The auditors found noevidence of fraud or abuse.
By STEPHEN SIFF
VINDICATOR TRUMBULL STAFF
MINERAL RIDGE -- No paperwork, no money.
Lane Life Trans has been told to return $250,000 it was paid by Medicaid for transporting hundreds of patients in the company's wheelchair vans between Jan. 1, 1996, to June 30, 2000.
The reason: Although the service may have been warranted, Lane did not hang onto written proof that a doctor said so.
"There were no allegations of fraud or abuse or anything like that," said Joe Lane, the ambulance company's chief executive officer. Auditors found no problems with how they provided or billed for their services, "except for that piece of paper," he added.
When a state audit of the company began in October, Lane officials told auditors they did not routinely collect the doctor's order, called a physician certificate.
"The physician certificate is analogous to a physician's order or a prescription," auditors wrote in a report released Tuesday. "Just as a prescription is required in order for a pharmacy to dispense medications and must be maintained as a record kept by the pharmacy, the physician certificate for transportation services is that document that validates the medical necessity to transport the patient and must be maintained as a record by the transportation provider."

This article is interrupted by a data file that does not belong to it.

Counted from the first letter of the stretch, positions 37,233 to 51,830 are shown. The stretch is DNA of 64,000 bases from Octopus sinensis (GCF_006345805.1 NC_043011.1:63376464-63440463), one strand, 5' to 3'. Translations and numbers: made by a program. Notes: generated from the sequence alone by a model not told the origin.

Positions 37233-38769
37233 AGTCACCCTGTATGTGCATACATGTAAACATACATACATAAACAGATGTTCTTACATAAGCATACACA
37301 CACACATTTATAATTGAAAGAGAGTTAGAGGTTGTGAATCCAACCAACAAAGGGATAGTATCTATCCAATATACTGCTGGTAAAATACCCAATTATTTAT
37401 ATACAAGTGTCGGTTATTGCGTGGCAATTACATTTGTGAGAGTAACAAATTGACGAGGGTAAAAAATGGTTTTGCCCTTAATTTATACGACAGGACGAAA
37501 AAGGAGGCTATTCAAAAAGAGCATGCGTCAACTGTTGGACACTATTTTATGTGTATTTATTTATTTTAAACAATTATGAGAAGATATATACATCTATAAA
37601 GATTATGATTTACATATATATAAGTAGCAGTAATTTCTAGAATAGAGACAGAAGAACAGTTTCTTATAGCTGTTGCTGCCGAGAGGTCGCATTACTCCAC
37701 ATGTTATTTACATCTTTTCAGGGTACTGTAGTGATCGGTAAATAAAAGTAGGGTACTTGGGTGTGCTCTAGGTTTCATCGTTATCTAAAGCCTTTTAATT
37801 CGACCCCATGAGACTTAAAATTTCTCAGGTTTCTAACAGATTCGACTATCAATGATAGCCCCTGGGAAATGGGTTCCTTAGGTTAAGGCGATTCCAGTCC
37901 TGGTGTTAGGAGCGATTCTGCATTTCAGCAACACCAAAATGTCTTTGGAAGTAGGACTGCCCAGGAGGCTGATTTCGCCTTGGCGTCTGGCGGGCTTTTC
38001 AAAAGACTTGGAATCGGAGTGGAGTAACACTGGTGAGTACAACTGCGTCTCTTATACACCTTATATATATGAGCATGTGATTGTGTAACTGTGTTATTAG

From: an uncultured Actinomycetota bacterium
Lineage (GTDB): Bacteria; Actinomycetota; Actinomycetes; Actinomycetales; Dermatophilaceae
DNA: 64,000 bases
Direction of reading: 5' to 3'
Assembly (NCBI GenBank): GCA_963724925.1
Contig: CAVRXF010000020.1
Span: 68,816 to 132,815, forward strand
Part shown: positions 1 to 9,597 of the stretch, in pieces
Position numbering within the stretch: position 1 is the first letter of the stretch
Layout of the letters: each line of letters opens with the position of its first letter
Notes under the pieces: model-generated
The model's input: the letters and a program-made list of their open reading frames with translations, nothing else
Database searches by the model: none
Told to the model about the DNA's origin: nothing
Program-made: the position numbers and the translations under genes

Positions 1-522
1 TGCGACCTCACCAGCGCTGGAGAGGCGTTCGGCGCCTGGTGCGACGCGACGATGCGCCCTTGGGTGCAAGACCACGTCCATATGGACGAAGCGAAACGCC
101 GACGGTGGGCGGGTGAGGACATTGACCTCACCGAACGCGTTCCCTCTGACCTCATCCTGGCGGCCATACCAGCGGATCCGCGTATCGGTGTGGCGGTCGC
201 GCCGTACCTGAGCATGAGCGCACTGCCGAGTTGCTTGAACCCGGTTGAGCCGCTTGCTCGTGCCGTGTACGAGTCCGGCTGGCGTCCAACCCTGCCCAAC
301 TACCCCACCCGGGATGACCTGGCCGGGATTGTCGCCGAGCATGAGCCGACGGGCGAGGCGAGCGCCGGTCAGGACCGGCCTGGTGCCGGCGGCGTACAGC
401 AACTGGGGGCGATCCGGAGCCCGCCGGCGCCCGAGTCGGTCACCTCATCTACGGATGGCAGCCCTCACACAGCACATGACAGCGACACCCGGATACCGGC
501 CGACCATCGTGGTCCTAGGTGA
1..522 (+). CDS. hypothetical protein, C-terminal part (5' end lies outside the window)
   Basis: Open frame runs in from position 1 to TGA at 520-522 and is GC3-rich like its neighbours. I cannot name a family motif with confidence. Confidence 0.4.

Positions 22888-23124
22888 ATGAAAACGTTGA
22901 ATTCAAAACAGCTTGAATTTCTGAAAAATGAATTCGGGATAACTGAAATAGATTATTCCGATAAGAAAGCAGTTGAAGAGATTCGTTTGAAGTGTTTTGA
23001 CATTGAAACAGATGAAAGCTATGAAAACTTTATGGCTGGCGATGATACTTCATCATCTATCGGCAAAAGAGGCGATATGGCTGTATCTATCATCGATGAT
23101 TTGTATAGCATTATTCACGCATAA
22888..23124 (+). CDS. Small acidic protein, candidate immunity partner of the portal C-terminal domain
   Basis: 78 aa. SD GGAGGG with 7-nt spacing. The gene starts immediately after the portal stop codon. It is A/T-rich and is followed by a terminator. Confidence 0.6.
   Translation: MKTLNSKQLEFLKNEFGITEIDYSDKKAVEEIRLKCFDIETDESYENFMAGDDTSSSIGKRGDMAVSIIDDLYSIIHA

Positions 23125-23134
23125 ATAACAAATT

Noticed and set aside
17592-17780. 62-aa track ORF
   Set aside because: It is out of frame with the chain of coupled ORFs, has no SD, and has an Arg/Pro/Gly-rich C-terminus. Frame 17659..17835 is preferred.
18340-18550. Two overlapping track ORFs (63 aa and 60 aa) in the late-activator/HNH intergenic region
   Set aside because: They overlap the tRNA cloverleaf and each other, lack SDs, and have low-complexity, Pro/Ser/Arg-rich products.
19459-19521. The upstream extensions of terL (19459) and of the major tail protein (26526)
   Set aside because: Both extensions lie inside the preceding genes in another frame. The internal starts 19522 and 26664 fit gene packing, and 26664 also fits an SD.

The audit dealt entirely with the company's transportation service for wheelchair-bound patients, Lane said. The company also provides emergency medical service in a number of local communities, including Weathersfield, McDonald, Mineral Ridge, Canfield and Austintown.
Explanations: Several explanations for the record keeping lapse were presented in the auditor's report: the company didn't know that it needed to keep the certificates; it relied on the outside company that handled its billing to tell Lane what records to keep; and necessity of medical transport could still be verified from other sources and medical records.
Lane said he does not think the requirement was put into effect until after the start of the audit period. The company intends to contest the finding to the next level -- the Ohio Attorney General's office, he said.
As part of their investigation, auditors tried to follow up with 10 patients whose care had been billed to Medicaid. One had died, and another had no telephone. Auditors found that of the eight who could be reached, all needed and were eligible for the services they received.